The on-screen keyboard occupies the bottom 1/3 of your screen. While entering text, explore and find the top row, then move above it to hear what you have typed so far.

1.4 Reviewing Text By Character, Word, Sentence Or Paragraph

You can now navigate and review text by character, word, sentence or paragraph. Use a two-finger tap to move forward through these navigation levels; a two-finger double tap moves in the reverse direction. Once you have selected your preferred mode of navigation, you can use Up/Down on the physical track-ball/D-Pad, or alternatively, flick up or down on the virtual D-Pad to move forward or backward through the text being reviewed.

Note that text review works when the TalkBack keyboard is in either/navigating/ or typing mode; personally, I find it less error-prone on keyboard-less devices to first switch to navigating mode when reviewing text, since it is easy to inadvertently enter spurious text otherwise.

1.5 Using The On-Screen Virtual D-Pad

Placing the TalkBack keyboard in navigating mode provides an on-screen virtual D-Pad --- this is especially useful on devices that do not have a physical D-Pad or track-ball on the front of the device. When active, the virtual D-Pad occupies the bottom one-third of the screen, and fast-flicks in that area has the same effect as moving with a D-Pad or track-ball. Tapping anywhere within the virtual D-Pad is the same as clicking with the track-ball.

The corners of the virtual D-Pad also provides Back, Home, Search and Menu buttons --- these are especially useful on devices that lack explicit physical or capacitive buttons for these common Android actions. You can explore the virtual D-pad by moving your finger around the D-Pad area; crossing the top-edge of this area provides haptic and auditory feedback that can be used as an orientation aid in finding the virtual buttons on the corners.

1.6 Global Commands

In addition, selecting the TalkBack Keyboard as your default input method enables a set of global commands that can be accessed from your physical keyboard --- eventually, we will make these available via the soft keyboard as well. Here are a list of the current commands:

BatterySpeaks the current battery levelmenu + B
TimeSpeaks the current date and timemenu + T
ConnectivitySpeaks the connectivity state of each connection: WiFi, 3G, etcmenu + O
RepeatRepeats the last TalkBack utterancemenu + R
SpellSpells the last TalkBack utterancemenu + S

These shortcuts are listed in the Accessibility Preferences application where they can be edited. You can choose between menu and search for the modifier, and any letter on the keyboard for the letter.

1.7 Summary

All of these features work on Android 2.2 and above. In addition, TalkBack makes WebView accessible in Honeycomb --- look for a separate announcement about accessibility enhancements that are exclusive to the Honeycomb release in the coming weeks.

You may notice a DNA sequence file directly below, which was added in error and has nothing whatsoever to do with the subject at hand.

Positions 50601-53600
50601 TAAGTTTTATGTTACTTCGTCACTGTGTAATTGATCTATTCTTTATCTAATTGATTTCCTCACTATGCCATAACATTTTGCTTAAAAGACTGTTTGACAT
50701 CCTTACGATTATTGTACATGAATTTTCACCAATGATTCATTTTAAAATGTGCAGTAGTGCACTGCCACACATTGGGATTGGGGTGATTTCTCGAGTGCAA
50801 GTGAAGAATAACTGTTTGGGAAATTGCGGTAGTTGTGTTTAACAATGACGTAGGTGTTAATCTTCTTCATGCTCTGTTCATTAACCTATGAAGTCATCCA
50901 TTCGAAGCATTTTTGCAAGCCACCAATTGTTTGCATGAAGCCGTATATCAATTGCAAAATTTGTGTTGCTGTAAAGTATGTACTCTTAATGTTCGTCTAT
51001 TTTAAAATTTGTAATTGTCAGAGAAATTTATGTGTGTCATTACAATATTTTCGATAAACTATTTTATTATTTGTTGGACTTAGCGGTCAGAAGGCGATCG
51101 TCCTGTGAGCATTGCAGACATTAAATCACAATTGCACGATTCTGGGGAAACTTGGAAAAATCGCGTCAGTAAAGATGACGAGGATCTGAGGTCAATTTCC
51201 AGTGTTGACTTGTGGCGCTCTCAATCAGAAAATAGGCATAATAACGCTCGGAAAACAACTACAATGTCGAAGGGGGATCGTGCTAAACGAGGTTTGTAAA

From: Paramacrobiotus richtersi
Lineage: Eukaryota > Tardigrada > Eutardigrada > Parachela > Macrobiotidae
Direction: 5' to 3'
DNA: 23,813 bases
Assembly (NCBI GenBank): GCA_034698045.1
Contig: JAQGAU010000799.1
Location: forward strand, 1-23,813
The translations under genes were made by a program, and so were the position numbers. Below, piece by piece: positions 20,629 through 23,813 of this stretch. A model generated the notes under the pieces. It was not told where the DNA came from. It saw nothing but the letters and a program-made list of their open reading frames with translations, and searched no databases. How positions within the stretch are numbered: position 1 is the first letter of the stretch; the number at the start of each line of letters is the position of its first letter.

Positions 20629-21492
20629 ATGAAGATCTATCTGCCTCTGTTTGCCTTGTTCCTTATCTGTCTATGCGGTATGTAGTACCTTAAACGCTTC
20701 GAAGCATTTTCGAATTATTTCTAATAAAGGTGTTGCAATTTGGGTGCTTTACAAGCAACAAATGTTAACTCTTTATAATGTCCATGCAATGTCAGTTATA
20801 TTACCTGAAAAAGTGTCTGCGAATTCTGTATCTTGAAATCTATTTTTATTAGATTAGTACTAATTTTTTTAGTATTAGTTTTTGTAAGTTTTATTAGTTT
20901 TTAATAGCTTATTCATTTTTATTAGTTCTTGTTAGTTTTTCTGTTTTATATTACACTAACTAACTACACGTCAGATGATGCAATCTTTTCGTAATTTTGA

Author: T.V Raman

Date: 2011-03-16 Wed

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Thursday, January 20, 2011

Eyes-Free Shell Refreshed

We just refreshed Eyes-Free Shell on Android Market with a long-overdue set of improvements that have been waiting to launch. Here is a brief summary of user-visible changes:

User Customizable Home Screen

You can now add additional pages of short-cuts to the home screen. You can flip through these pages of short-cuts by tapping the left or right edge of the screen. Pressing the menu key within a page of shortcuts allows you to customize the short-cuts on that page; it also provides controls for inserting new short-cut pages.

One-Click Uninstall

The default way of managing applications in Android requires many clicks through nested menus --- this is especially true when uninstalling applications. The Eyes-Free Shell now lets you uninstall applications by pressing menu while in the applications list .


Spanish and Chinese strings for Eyes-Free Shell.

And many more underlying changes too numerous to fit in this margin. Speak, Listen, And Enjoy!

Thursday, January 13, 2011

Intersection Explorer --- Now Intersections Sound Even Better

We just updated Intersection Explorer on Android Market. This version improves on the initial launch by providing more intuitive descriptions for intersections, I'll include some examples below:


Minor Street ends in Main Street to form a T-Intersection Depending on where you explore from, you hear:

  • Currently at Minor Street ends in Main Street
  • Currently at right on to Minor Street from Main Street.
  • Currently at left on to Minor Street from Main Street.

Given the 4-way intersection of Castro Street and El Camino, you hear one of the following depending on the direction you're exploring:

  • Currently at Castro Street crosses El Camino
  • Currently at El Camino crosses Castro Street.

And a lot more than will fit this margin --- explore, share and enjoy!